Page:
The propaganda to continue making clothing here in the U.S. was an attempt to save the fair paying, union controlled jobs. Thus the catchy union label tune was made...
Back then being proud of american made products still meant something. As fantastic as that video was, this movement would eventually fail. So, where did it go wrong? I went out last weekend to go see the American Made Movie, a new documentary, hoping that it would answer that question...
IMDB describes the movie:
"American Made Movie looks back on the glory days of U.S. manufacturing when there was a more balanced relationship between the goods produced and consumed, and illustrates how technology and globalization have changed the competitive landscape for companies doing business in America, as well as overseas."
It is a nice notion and would be awesome if that is how it could work. However, I do not see that happening. Things have changed since those good ol' days. Both men and women now work as equals, people can do most of their shopping online without leaving their home, and a third world country can make better things than we can do with robotic machines. Congress isn't even willing to make any real incentives. (Surprise!)
...but does the U.S. have an advantage by being able to make a better quality product?
Earlier this week, I decided to go talk to Courtland Hickey, the self-proclaimed Costume King of Chicago, at Chicago Costume. (Many times he made my old TV show look fun and colorful.)
Courtland showed me two similar top hats. There was a cheap looking felt hat, which had some poor stitching, and then there was the sharp silk version. Both cost about the same. So my point that the U.S. can make better products has been made...Right? The answer is absolutely YES...only if the U.S. had China actually make the hats for them. The better top hat was made in China.
Not everything that Courtland showed me was made better in China. For example, the latex masks from China had poorer detail quality with colors bleeding and the masks had a rubber odor, where the masks made here did not have either of those qualities. Both the U.S. and China have to get the crucial raw material of rubber from the Para rubber tree, which is indigenous to South America. This makes the initial costs on the same level, but again, it is the production costs that changes the price of the final product. Courtland told me, that he thinks, in a decade, China will produce a better quality mask.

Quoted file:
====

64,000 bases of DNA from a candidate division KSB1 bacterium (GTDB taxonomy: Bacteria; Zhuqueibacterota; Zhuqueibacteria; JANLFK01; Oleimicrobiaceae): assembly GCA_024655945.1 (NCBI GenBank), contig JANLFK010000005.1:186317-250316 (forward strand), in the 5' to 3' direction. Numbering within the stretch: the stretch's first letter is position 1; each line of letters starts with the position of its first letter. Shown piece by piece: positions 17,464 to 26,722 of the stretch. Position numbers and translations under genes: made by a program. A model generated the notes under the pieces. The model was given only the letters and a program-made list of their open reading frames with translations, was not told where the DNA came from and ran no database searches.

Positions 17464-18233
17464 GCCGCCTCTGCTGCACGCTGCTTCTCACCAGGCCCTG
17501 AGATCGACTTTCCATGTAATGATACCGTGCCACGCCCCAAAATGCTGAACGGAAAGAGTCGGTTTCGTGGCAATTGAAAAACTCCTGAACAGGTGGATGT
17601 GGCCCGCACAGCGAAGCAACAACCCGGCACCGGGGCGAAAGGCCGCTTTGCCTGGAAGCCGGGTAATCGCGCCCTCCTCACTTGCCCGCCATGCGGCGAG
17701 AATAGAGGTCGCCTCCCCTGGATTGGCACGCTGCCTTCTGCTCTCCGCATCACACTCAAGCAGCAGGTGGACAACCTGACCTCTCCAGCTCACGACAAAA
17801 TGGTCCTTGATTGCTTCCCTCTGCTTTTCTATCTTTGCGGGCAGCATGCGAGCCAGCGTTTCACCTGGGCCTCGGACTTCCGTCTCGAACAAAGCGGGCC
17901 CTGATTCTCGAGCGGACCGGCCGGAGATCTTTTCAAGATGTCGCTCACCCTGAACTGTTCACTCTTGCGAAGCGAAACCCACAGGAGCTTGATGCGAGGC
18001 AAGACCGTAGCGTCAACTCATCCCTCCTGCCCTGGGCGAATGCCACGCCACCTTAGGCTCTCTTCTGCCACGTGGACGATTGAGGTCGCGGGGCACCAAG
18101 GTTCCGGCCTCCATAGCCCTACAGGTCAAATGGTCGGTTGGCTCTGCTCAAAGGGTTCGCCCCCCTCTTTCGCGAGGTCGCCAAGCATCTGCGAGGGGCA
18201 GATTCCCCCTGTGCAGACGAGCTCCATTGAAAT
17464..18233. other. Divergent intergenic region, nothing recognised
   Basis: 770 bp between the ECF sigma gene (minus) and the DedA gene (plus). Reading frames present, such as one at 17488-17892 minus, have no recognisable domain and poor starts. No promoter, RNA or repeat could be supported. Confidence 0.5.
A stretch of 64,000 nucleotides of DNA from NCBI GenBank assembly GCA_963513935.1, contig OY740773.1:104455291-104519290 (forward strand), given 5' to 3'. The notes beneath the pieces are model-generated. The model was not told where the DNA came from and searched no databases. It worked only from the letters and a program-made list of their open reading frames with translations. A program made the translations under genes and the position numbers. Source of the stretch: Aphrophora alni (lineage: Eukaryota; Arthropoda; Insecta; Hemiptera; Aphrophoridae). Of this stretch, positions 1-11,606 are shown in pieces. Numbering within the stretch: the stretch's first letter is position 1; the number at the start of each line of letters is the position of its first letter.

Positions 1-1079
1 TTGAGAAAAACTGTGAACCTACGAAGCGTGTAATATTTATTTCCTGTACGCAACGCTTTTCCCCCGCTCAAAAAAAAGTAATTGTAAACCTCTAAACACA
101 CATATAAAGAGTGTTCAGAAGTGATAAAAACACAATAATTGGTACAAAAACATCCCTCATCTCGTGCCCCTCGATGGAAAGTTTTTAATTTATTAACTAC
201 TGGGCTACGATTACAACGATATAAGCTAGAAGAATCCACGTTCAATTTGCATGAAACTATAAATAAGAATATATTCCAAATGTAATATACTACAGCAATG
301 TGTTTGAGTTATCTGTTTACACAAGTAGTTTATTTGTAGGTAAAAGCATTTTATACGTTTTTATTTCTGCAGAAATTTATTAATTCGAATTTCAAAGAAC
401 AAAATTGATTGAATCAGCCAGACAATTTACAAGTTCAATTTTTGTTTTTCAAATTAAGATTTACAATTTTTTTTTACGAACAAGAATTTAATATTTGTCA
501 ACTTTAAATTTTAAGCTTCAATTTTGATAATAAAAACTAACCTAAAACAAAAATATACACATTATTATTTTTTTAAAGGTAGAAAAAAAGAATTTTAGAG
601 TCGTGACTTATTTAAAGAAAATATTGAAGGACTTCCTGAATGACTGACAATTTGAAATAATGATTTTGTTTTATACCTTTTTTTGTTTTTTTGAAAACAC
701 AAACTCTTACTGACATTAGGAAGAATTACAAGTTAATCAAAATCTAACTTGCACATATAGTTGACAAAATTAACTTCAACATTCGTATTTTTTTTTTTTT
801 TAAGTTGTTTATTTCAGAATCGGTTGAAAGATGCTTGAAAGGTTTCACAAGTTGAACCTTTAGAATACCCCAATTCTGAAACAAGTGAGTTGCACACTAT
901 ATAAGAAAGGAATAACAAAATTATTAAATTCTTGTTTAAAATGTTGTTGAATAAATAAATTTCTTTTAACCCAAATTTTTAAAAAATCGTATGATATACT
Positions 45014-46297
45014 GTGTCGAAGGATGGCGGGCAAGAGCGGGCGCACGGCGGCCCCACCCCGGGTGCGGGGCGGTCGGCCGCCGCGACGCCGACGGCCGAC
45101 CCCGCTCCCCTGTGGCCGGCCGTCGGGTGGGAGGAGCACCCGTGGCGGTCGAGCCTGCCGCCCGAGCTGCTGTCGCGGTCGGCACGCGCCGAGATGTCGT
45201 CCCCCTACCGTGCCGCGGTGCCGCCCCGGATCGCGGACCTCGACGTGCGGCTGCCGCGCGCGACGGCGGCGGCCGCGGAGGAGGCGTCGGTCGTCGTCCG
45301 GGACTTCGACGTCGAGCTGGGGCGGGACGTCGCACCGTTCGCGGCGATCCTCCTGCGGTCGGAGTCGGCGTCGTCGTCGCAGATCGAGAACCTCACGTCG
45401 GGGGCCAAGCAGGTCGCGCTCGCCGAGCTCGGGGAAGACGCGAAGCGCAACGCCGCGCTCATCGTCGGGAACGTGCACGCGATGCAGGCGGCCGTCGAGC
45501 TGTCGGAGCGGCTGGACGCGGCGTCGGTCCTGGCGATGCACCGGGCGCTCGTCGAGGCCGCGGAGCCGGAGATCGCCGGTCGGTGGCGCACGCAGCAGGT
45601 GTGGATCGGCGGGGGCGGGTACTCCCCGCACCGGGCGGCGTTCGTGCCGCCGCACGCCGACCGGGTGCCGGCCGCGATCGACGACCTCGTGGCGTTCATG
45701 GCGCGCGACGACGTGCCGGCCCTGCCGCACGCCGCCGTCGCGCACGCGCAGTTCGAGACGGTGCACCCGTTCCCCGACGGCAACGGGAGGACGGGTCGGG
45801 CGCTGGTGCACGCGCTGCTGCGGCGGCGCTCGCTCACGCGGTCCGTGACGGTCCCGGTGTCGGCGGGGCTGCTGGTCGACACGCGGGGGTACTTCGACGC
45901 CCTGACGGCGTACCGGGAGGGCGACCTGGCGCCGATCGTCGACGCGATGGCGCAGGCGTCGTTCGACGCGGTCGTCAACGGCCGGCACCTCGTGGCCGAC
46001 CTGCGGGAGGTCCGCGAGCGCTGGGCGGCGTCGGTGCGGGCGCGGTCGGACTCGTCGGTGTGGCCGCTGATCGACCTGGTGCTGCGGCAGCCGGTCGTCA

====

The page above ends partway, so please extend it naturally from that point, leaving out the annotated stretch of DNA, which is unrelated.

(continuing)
He also showed me straw sombreros, which, for the most part, are made in Mexico. Soon China will be the leading world maker of sombreros.
How can the U.S. compete, when even Mexico is also losing to China. China doesn't have unions or strict guidelines.
With two brick & mortar locations, (and even more locations for Halloween), Chicago Costume, not only has thrived and survived over the years, but now they are doing well competing with the interweb. I clearly understand this battle, as I too was once in the midst of that same dilemma.
Thomas The Train stores, and right after I left the company in 2007, a bunch of the wooden toy trains were recalled. It was discovered that the paint used on these toys contained lead. The target age for these toys were 3 and up. So many of those kids would often chew on the trains, as if they were dogs gnawing on a bone. So a great product became a health hazard. The trains were made in China.
A few examples are not a scientific way to determine if China is producing bad products for our country or not. Before we had unions and strict regulations, the U.S. made plenty of crappy products too. The difference is, we got better, then went went for the cheaper route and outsourced it.
We really need to start thinking about how we are can also thrive and survive in this cyber and international market. In time, China will get it's act together, and it will make good quality products.
What will we make in the U.S.A.? Military weapons, food and entertainment; like this summer's hit tune Blurred Lines (Hopefully that will be the last mention of that!) and other great songs...
Wait, I do think the new song The Fox by Bård Ylvisåker and Vegard Ylvisåker of Ylvis are NOT from the U.S.. Great, now we have to worry about Norway?